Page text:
Oakland University guidelines are in place to assist staff in accessing University computing resources remotely. Whether remote access is a normal part of a staff members job or a temporary situation, these guidelines are essential in keeping University data and computing resources secure.

Remote Work

  • All positions have a primary campus work location designation of an Oakland University owned or leased facility. Alternative locations may be supported for short periods and do not change the primary work location for a position. Employees may work from alternative locations, such as their home, for part of their regular work week. More information is available at https://www.oakland.edu/fwa/

Remote work considerations

Relevant University policies

VPN - Virtual Private Network Access

  • Pulse Secure Client is used to access the OU Faculty and Staff VPN service provided by University Technology Services (UTS). Pulse Secure Client allows for remote staff members to make secure connections to remote workstations and other on-campus resources. Directions on obtaining and installing the Pulse Secure Client are available at VPN_Pulse_Security_Faculty_and_Staff

  • Please note VPN access is not required to access all University services, many internet-based services are already available remotely. Examples of commonly used services that can be accessed from off-campus without using the VPN include:

    • * Gmail/GSuite including Google Hangouts
    • * Microsoft Office 365
    • * Moodle
    • * MySAIL
    • * Panopto
    • * SAIL
    • * Webex

    • However, If you require administrative Banner access or an “on-campus” experience we suggest using the VPN in accordance with the following guidance :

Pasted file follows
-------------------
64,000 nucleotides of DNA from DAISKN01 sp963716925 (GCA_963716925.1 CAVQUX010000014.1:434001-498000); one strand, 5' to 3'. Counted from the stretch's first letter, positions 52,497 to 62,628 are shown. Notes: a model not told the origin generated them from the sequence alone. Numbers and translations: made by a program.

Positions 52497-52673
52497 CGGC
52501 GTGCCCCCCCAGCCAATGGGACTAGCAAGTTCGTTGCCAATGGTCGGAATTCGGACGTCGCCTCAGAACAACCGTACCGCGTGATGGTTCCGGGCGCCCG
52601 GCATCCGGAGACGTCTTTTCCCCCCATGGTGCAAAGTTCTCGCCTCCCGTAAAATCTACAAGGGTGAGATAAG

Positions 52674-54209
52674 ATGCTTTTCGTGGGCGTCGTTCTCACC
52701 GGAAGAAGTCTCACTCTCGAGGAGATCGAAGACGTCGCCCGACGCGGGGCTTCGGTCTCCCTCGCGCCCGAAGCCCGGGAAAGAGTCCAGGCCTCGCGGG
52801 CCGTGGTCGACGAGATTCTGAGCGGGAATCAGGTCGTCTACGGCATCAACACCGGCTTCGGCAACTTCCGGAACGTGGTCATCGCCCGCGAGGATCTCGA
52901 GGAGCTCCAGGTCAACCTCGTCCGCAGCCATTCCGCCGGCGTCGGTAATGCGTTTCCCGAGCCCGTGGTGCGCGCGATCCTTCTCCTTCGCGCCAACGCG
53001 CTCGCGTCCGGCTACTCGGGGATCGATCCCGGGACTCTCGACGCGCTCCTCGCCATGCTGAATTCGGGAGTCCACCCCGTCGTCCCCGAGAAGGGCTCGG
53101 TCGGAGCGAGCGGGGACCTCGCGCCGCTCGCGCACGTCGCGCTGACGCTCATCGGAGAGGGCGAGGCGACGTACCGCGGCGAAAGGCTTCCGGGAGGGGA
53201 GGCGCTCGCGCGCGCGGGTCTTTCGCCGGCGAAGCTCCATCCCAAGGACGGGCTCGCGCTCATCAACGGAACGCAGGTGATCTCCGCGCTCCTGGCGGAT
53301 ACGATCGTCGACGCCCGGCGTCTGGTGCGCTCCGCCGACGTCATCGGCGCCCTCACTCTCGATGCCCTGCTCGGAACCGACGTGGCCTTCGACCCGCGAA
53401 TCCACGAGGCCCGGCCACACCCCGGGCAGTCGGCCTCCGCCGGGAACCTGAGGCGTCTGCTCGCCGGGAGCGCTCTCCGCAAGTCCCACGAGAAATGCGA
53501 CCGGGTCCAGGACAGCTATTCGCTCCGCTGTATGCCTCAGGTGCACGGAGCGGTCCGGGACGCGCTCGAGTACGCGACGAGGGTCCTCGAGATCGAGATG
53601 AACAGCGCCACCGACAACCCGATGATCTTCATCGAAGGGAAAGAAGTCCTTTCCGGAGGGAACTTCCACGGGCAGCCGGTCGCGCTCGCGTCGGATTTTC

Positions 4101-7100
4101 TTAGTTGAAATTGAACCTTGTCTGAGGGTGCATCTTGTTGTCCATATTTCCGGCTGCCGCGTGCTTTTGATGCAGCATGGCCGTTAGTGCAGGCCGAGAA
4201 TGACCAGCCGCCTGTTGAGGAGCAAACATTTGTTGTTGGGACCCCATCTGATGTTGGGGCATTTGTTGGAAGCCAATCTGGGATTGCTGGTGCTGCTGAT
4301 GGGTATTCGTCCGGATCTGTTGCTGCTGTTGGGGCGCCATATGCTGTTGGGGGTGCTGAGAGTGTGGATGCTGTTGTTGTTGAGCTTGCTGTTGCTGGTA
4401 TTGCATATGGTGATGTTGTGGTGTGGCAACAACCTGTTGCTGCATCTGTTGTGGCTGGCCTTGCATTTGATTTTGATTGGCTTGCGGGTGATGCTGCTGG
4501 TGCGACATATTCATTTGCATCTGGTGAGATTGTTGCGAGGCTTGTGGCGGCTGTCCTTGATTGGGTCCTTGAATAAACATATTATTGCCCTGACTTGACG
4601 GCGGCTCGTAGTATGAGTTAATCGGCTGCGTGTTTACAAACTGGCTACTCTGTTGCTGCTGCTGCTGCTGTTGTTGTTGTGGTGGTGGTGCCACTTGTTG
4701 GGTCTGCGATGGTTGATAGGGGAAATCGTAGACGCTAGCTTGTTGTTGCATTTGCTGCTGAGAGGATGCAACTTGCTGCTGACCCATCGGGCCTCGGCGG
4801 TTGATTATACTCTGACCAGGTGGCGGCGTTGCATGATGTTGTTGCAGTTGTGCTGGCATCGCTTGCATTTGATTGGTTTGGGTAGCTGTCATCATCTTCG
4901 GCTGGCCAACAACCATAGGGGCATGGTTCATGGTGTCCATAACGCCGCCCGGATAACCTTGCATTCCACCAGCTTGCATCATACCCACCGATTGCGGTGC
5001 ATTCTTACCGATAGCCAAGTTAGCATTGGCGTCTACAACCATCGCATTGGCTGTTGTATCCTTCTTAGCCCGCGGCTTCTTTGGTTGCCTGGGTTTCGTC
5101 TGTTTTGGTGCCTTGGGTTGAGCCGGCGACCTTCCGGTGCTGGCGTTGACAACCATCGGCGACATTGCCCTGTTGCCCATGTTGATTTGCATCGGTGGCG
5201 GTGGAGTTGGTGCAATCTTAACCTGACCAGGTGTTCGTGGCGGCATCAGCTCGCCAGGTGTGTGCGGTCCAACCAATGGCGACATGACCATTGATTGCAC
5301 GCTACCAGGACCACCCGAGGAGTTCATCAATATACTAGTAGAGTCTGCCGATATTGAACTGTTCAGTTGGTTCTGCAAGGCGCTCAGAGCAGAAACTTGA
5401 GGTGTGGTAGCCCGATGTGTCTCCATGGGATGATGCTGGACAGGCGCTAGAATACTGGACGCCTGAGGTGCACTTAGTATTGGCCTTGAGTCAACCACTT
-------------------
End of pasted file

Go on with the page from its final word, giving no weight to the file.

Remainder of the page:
Note: Banner ODBC access and printing are only available by accessing an on-campus computer via the VPN, as detailed below.

Method Required for Faculty/Staff Handling High Risk University Data Example Audience:

  • University employees handling highly confidential types of university data, including but not limited to social security numbers, credit card data, HIPAA data, or protected donor data. More information on the Oakland Data Classification Standard can be found at: Policy 860: Data Management and Information Security

  • Access to Confidential Unclassified Information (CUI), export-controlled research data or controlled by a Technology Control Plan (TCP) requires additional vetting by the Information Security Office.

  • A laptop issued to an employee in advance of working remotely, or a laptop available as needed in an emergency situation, is the most secure option for working remotely. Work can be performed directly on the OU-issued computer; in fact, it may already be the employee’s primary workstation. Most often this would be done via a portable laptop, but this could extend to an employee using the workstation they typically use in their office if no other portable option exists and the local leadership for the unit has authorized such usage.

This setup requires:

  • OU-issued and managed laptop (or workstation) with full disk encryption, such as Microsoft Bitlocker or Mac Filevault and the Pulse Secure client. These laptops should meet all required Minimum Security Standards for the handling of sensitive data and should be maintained departmentally, by qualified IT staff, following best practices for systems management including those found in Policy 880: System Administration Responsibilities